Each day we start fresh with the opportunity to do something, do nothing or do less than something if it is the weekend or our day off. Subconsciously we are pulled in many directions with the “do this” or “don’t do that.” All of this pulling impacts the balanced plate we have mentally constructed in our heads.
Just like the jugglers of the past, we juggle to do items, people, and thoughts what seems like 24/7. We attempt to keep our plates in balance. Unfortunately even in our sleep we are interrupted with dreams that may awaken us because we forgot to do something.
Our balanced plate is really more like a piece of pie with special pieces or sections pre-labeled. When we become off balance, we may focus more on one section (intentionally or unintentionally) than another. (Note: The first person I have discovered who talked about having a balanced plate or life wheel was Buddha.)
For example, yesterday I was not feeling well. My headache (physical health) prevented me from reading (mental), answering emails (career) and even took time away from chatting with my husband (family). My plate was indeed off balance.
This past week during a workshop on sales skills, I shared how almost 15 years ago I wrote a goal about going to church. At that time I was traveling much more than today and weekends were my down time. Getting up early on Sunday was not something I wanted to do,. Yet, I knew from my past experiences church was important to me. So I wrote a WAY SMART goal, emotionalized it and then applied the necessary critical thinking skills to uncover what was keeping me from going to church. By taking this action, I have regularly attended church for the last 15 years and miss very few Sundays. (Using a proven goal setting worksheet helps to keep my life in balance.
Yes we are our own worst enemies or as Pogo said “I meant the enemy and he was me.” By being more intentional about our thoughts and our behaviors along with the actions we do or do not take, we can have a more balanced plate. This does not mean that life will be smooth. What it does mean we are better equipped to handle many of those off balanced moments.Share on Facebook
Water it is said favors the path of least resistance. Maybe this also true for us as human beings?
Even though human beings are as I believe and from what I have read almost “hot wired” to embrace change, old habits due to internal, mental conditioning (usually negative) kick in and sometimes we end up on the path of least resistance without ever realizing it.
Of course to change our path does require to determine where we are.
One great tool is the Life Wheel, first advocated by Buddha over 2,500 years ago.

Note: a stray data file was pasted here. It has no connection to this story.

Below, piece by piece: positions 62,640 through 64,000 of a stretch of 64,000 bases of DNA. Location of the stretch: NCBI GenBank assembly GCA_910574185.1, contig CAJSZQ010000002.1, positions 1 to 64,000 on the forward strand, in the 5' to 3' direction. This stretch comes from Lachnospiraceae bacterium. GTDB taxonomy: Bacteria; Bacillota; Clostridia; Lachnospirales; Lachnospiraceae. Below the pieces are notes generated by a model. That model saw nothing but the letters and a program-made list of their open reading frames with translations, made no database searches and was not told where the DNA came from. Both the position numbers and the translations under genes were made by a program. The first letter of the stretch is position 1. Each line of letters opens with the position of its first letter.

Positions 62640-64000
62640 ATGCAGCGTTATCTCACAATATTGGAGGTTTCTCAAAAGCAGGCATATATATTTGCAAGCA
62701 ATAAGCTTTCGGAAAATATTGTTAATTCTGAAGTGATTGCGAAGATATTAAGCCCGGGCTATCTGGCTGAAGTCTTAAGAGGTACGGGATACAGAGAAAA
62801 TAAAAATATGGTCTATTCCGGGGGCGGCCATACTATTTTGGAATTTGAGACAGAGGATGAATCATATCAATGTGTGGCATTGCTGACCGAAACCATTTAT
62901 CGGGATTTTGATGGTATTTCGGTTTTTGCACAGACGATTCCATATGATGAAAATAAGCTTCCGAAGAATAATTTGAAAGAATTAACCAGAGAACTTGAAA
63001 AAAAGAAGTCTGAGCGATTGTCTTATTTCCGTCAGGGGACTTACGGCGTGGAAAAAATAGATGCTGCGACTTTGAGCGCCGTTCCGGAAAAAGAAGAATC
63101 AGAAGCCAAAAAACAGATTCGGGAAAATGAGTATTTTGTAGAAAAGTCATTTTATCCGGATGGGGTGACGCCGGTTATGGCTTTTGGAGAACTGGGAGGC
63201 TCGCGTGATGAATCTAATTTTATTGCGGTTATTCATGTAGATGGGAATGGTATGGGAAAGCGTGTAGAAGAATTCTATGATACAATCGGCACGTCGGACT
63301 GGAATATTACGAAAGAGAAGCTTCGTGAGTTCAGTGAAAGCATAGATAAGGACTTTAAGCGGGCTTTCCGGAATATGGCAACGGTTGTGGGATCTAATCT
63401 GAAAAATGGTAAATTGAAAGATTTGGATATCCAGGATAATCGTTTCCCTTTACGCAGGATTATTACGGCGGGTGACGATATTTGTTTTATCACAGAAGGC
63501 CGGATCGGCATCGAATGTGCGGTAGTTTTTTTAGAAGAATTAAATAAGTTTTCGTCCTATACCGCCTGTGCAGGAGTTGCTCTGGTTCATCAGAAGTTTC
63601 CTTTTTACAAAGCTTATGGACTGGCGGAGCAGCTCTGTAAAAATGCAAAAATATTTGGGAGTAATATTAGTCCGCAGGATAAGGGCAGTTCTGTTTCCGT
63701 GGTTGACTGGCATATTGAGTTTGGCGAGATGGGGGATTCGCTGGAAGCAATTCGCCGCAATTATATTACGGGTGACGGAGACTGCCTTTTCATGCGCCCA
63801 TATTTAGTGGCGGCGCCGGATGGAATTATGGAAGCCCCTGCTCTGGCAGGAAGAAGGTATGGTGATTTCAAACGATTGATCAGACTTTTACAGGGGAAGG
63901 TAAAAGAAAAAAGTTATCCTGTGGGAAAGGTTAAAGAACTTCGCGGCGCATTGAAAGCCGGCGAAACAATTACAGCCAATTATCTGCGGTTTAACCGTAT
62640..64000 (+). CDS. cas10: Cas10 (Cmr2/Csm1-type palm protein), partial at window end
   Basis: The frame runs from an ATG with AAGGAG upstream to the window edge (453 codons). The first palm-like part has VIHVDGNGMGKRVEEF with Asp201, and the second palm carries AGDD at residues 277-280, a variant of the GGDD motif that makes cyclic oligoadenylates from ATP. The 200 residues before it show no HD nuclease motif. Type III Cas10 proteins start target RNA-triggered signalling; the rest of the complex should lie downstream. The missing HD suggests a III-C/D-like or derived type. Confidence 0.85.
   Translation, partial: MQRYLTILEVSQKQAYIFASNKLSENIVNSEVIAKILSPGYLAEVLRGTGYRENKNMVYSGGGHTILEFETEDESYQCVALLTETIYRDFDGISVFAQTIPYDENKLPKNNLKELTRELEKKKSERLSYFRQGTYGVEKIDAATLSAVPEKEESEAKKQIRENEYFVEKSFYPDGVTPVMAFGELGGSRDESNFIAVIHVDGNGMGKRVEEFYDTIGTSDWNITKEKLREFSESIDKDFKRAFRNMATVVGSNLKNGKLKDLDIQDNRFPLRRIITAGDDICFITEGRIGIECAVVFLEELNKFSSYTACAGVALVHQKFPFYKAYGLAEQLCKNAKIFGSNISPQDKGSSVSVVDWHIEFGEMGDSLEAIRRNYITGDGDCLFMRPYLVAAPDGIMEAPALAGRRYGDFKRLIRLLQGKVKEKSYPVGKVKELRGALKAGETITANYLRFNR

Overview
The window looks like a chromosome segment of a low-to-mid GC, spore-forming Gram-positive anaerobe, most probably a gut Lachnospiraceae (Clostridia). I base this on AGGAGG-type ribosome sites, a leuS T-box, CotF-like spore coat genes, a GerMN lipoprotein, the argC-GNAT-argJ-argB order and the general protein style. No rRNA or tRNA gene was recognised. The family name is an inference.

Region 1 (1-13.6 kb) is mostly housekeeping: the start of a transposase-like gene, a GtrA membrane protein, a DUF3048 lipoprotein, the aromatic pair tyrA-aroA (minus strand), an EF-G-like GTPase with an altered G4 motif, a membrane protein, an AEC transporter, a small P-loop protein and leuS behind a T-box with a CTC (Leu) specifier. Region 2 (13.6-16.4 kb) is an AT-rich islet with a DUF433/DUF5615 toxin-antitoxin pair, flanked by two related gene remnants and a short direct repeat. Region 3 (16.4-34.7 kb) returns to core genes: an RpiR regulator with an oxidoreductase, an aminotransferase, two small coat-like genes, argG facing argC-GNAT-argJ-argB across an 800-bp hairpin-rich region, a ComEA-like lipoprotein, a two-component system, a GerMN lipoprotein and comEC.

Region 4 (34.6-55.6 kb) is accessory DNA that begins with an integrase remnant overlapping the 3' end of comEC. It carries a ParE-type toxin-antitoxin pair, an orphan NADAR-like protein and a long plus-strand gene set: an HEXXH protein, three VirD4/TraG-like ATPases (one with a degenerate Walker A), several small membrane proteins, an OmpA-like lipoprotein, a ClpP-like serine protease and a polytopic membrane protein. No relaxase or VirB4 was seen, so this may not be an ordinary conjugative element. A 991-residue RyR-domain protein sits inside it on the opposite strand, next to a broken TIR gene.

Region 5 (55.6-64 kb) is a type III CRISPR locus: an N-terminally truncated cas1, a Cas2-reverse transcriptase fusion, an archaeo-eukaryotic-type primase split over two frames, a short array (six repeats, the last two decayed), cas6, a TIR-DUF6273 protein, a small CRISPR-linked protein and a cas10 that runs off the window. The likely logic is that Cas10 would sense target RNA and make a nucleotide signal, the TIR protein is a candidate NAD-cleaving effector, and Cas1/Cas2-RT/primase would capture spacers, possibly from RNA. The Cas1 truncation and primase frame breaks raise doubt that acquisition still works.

Another tool that promotes proactive change instead of reactive change or the path of least resistance is reflection.
In the book, The E-Myth, Gerber writes about working ON the business instead of IN the business.
Isn’t this also true about our own lives?
We invest so much time working IN our lives we fail to work ON them.
We place far more value on planning a vacation, a trip to the grocery store than we do planning for the rest of our lives.
Change can be good and does have it down side. Yet without change, without taking a proactive stance, we probably all would be still living in caves or at best still riding horses to get around.
As you look to this weekend, next week and the rest of your life, ask yourself these two simple questions:
Am I like water favoring the path of least resistance?
If so, what am I fearing to change?Share on Facebook
How many times do we hear from small businesses “I don’t have the money?” Some believe this is the greatest excuse, but they are wrong.
“I don’t have time.”
Small businesses can always get more money, but they can never get more time. Once time is gone, it is gone forever.
What is quite ironic is many business coaches or change management consultants who profess to help small business owners and other professionals including salespeople consistently use this excuse. I continue to shake my head about this disconnect.
Most people admit to wasting 12 minutes a day. This adds up to one hour per week or 52 hours per year. Time management studies suggest the wasted time that being unproductive time is closer to one hour per work day.
In 2011, America Online and Salary.com conducted a survey that revealed the average worker wasted 2.09hour per 8 hour workday. This wasted time does not include lunch or break.
The impact to the American economy is a literally mind numbing $759 billion per year. (Paying for salaries where work was expected, not performed.) Add this wasted time to the continued research on workforce engagement and those billions probably double.